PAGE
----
Insights + interviews

Jazz Yourself Up For That Job!

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Fretting on how to get that coveted job? Here are some tweaks to help with that resume of yours.

A recent Singapore Contracting Survey by Robert Walters shared that contract employment is on the rise due to permanent headcount restrictions. These restrictions are typically a head office decision and leave hiring managers struggling to look for means to solve business challenges with a smaller team and workforce. Interestingly, these managers turn towards hiring contractors as a flexible, interim solution.

According to Joel Hides, Director, Robert Walters Singapore: “Employers have the option of accessibility to specialist skills when needed for project-based assignments, maternity cover or filling in for permanent headcount freezes. In addition, line managers are also able to trial the contractor for skill sets, cultural fit and soft skills before deciding if they would like to convert the position to a permanent role.”


Regardless of whether you are looking to move on from your current role or to take on a contractor position, we have compiled a number of tweaks and adjustments that you can consider to use for your resume.

A simple and easy way to make your resume work is to remember to pitch for yourself with every single line. Resumes are functional and short. Content should be purposeful and serve a single objective – to impress a potential employer that they should consider you for the role.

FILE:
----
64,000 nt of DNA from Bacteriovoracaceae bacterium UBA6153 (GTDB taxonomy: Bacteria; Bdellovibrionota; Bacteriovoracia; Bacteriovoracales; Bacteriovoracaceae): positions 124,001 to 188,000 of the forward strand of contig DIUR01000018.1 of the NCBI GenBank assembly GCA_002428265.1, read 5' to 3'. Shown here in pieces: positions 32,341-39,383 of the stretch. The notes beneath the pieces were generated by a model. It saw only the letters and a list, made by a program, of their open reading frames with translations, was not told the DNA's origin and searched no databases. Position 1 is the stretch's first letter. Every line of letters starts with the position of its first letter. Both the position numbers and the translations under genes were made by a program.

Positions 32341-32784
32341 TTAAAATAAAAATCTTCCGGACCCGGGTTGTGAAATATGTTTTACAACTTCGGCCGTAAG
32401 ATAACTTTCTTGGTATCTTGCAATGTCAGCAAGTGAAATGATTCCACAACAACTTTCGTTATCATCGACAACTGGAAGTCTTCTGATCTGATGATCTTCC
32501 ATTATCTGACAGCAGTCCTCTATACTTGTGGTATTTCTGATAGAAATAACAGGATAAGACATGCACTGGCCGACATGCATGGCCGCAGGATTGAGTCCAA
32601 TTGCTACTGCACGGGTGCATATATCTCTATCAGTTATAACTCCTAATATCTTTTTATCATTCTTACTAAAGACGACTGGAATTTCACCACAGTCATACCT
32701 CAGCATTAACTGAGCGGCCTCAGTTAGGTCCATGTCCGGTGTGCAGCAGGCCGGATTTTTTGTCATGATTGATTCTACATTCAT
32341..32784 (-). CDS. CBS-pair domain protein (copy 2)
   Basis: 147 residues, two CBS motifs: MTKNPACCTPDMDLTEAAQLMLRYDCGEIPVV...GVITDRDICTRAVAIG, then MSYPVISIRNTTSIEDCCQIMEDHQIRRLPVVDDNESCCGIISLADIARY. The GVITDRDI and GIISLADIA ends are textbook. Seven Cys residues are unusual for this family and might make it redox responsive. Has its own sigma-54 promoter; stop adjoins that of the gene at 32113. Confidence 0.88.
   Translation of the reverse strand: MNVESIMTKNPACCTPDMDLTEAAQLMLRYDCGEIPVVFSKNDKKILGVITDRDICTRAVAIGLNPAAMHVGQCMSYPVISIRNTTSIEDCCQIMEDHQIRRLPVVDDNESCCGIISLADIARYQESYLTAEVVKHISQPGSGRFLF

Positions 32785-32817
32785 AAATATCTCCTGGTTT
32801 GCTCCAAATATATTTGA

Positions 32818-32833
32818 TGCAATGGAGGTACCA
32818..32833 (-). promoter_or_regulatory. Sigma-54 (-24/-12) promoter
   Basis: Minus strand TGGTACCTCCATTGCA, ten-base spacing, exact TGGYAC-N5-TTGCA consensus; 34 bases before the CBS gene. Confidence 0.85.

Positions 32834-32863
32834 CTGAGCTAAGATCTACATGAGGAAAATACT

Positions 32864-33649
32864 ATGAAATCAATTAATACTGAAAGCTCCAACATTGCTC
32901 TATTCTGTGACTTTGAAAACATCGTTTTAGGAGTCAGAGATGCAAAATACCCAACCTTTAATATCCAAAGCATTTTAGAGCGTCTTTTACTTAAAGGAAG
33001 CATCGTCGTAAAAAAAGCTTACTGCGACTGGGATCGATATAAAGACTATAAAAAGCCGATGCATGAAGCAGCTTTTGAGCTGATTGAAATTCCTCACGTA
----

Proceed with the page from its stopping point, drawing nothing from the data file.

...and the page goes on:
Forget the ‘one-size-fits-all’ resume. Companies and organisations exist for different reasons and roles require specific skills sets, competencies and background experience. Sending the same resume to a technology company as well as a FMCG might not provide you with that return call you are expecting.

Express yourself actively vs. passively. Use action-oriented terms such as “I’ve led a team of specialists…” or “I’ve managed budgets upwards of one million…” or “I’ve influenced strategy for a project…”. Importantly, focus on results, revenue earned, budgets saved and share about situations where you played a key role. Hiring managers expect you to know and be able to handle the day-to-day responsibilities well.

Go into details when it comes to successes. Don’t be vague. Make the employer understand that hiring you will help their organisation with specific outcomes that can be achieved because of your experience.

Explain and quantify specific milestones and achievements from previous roles. Use these highlights to bridge towards what you can do for a new organisation.

Do not leave out experience that you think might be irrelevant. Instead, show how you can make previous job experiences relevant and transferable in the job you are applying for.

Many of us fall for subjective bias when it comes to our resumes. We are responsible to ourselves to make the resume reader-friendly to another person outside of our area of expertise. It’s such a personal statement of our career, the highs and the lows, that we want to believe it captures perfectly the sum of our effort through the years.

Remember that not everyone, and definitely not the first person filtering in the HR department, understands the minutiae of the field or technicalities involved with the role. It’s important that we write clearly, concisely and avoid jargons that make it easy for someone to get distracted. Reach out to mentors, industry peers and other trusted people in your network to help you look over your resume.

Finally, don’t list every single job you have had since graduating. Remember that you are an experienced hire. At this stage, companies are bringing you in to tackle bigger goals, manage teams and to solve for specific situations. The first job you did, and the person that you are 20 years later are two very different people. Keep your resume relevant and cater to your current target audience – the company you are applying for.













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